Unity School of Christianity was founded in 1887 in Kansas City, Missouri by Charles and Myrtle Fillmore
The son of a seamstress and an Indian trader, Charles Fillmore was born into a poor family. He was raised primarily by his Episcopalian mother, receiving very little formal education. He passed his time by reading material on occultism, Eastern Religions, metaphysics, and spiritualism. These were his main interests. In 1874, he left home and moved to Caddo, Oklahoma. He did not remain there long and moved again to Dennison, Texas where he became a railroad clerk. It was in Texas that he first met his future wife, “Myrtle” Page. She quit her job as a school teacher and the two moved to Gunnison, Colorado in 1879, where he went into mining and real estate. In 1881 the two got married and settled in Pueblo where they went into business with his brother-in-law.
In 1884, the couple moved to Kansas City. Two years later, they attended a lecture on Christian Science and its teachings given by E.B. Weeks. A spiritual breakthrough came for Myrtle Fillmore when she attended this lecture. A noted metaphysician, Weeks made a statement that would change Myrtle Fillmore’s understanding of herself and set her on a new course of spiritual development. At the time, Mrs. Fillmore was in a state of mental and physical illness and had come to a point where she was not helped by either medicine or physicians. It was Dr. Weeks’ statement that day that brought her the healing she sought.
She long-cherished each word of the phrase “I am a child of God and therefore I do not inherit sickness.” Myrtle Fillmore believed that she had discovered a great “spiritual truth” regarding healing. By repeating this phrase as a positive affirmation, Fillmore believed she would be healed. Myrtle Fillmore began offering her services to others and soon developed a following of those seeking divine healing. Over the course of the next year, she was completely cured of her tuberculosis.
Myrtle Fillmore was convinced of the teachings. Charles Fillmore was more skeptical and not so eager to jump into this new practice. Over an extended period of time, and only after he had a chance to study metaphysics did he become convinced of the truth of the teachings of Christian Science.
Charles Fillmore then threw himself into spreading the message of Christian Science. In 1889, the couple founded a magazine called Modern Thought. This publication followed the Christian Science principles and reflected many of the interests of the Fillmores in mysticism, Eastern Religions, reincarnation, and Spiritualism.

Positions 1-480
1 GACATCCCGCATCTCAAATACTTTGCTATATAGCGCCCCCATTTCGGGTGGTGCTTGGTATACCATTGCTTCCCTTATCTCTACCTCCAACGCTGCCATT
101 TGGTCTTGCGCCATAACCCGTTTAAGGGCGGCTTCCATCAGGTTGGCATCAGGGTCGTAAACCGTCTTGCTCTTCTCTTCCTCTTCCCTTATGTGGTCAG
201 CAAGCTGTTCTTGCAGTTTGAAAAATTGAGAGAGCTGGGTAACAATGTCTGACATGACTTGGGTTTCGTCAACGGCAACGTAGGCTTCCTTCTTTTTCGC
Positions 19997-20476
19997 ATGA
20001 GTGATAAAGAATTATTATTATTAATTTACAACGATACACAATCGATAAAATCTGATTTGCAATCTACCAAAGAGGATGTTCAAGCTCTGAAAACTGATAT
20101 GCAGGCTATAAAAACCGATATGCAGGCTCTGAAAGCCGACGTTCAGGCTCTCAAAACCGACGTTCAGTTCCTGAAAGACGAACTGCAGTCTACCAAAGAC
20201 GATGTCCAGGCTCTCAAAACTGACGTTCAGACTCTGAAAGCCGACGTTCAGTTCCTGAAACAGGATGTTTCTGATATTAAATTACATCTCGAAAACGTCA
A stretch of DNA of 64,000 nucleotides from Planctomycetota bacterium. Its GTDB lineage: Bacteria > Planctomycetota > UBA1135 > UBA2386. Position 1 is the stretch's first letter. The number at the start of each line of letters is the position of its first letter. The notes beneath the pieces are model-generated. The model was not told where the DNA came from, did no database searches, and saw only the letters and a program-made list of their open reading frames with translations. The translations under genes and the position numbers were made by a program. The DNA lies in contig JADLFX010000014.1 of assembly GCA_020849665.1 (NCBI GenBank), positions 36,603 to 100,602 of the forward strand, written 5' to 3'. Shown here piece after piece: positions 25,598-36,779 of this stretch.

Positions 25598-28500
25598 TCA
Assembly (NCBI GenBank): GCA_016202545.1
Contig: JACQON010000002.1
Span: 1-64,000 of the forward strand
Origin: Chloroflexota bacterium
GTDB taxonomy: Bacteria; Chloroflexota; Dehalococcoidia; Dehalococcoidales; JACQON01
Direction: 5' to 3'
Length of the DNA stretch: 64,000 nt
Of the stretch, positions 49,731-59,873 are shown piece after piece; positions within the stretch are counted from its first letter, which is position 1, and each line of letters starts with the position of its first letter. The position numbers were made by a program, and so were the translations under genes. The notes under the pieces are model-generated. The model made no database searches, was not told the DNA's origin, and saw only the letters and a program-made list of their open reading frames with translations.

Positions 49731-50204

The founding of the Unity School of Christianity began slowly. In 1890, the couple started the Society of Silent Help as a healing prayer group. In 1891, Unity was begun as the official magazine of this society. According to Charles Fillmore, the name Unity was adopted in 1895, denoting that Unity was devoted to the spiritualization of all humanity and took the best from all religions. He said the following regarding the eclectic belief system of Unity:
“We have studied many isms, many cults. People of every religion under the sun claim that we either belong to them or have borrowed the best part of our teaching from them. We have borrowed the best from all religions, that is the reason we are called Unity… Unity is not a sect, not a separation of people into an exclusive group of know-it-alls. Unity is the Truth that is taught in all religions, simplified… so that anyone can understand and apply it. Students of Unity do not find it necessary to sever their church affiliations.”
A movement began from these original publications and prayer efforts, and in 1903, it became known as The Unity School of Practical Christianity. The present-day name was adopted by the group in 1914. In 1909, another magazine called Weekly Unity was added, and Charles Fillmore published his first book, Christian Healing. Coming from a background of teaching where she interacted with children, Mrs. Fillmore realized the need to do something for the children. She founded a Sunday school, and in 1893 started Wee Wisdom, which is the oldest children’s magazine in America.
In the 1920s their work was greatly expanded, including the founding of a vegetarian restaurant called the Unity Inn. In 1922, Charles Fillmore began radio broadcasts on WOQ in Kansas City and two years later purchased the station.
In 1924, the present-day official publication, Unity Daily Word was begun. Because of the spreading influence of the group, many other groups began meeting and using Unity literature as teaching and discussion aids. People who attended prayer groups and lectures led by the Fillmores established themselves as teachers.
The Fillmores became concerned that others were using their materials to delve into areas and subjects that they did not intend or approve. In order to control what others were teaching, in 1925 they formed the Unity Annual Conference. This was an organization of recognized ministers and teachers who would oversee Unity Centers.
Two Years after Myrtle Fillmore’s death in 1931, Charles Fillmore married Cora G. Dedrick. He also published his second book, The Metaphysical Bible Dictionary.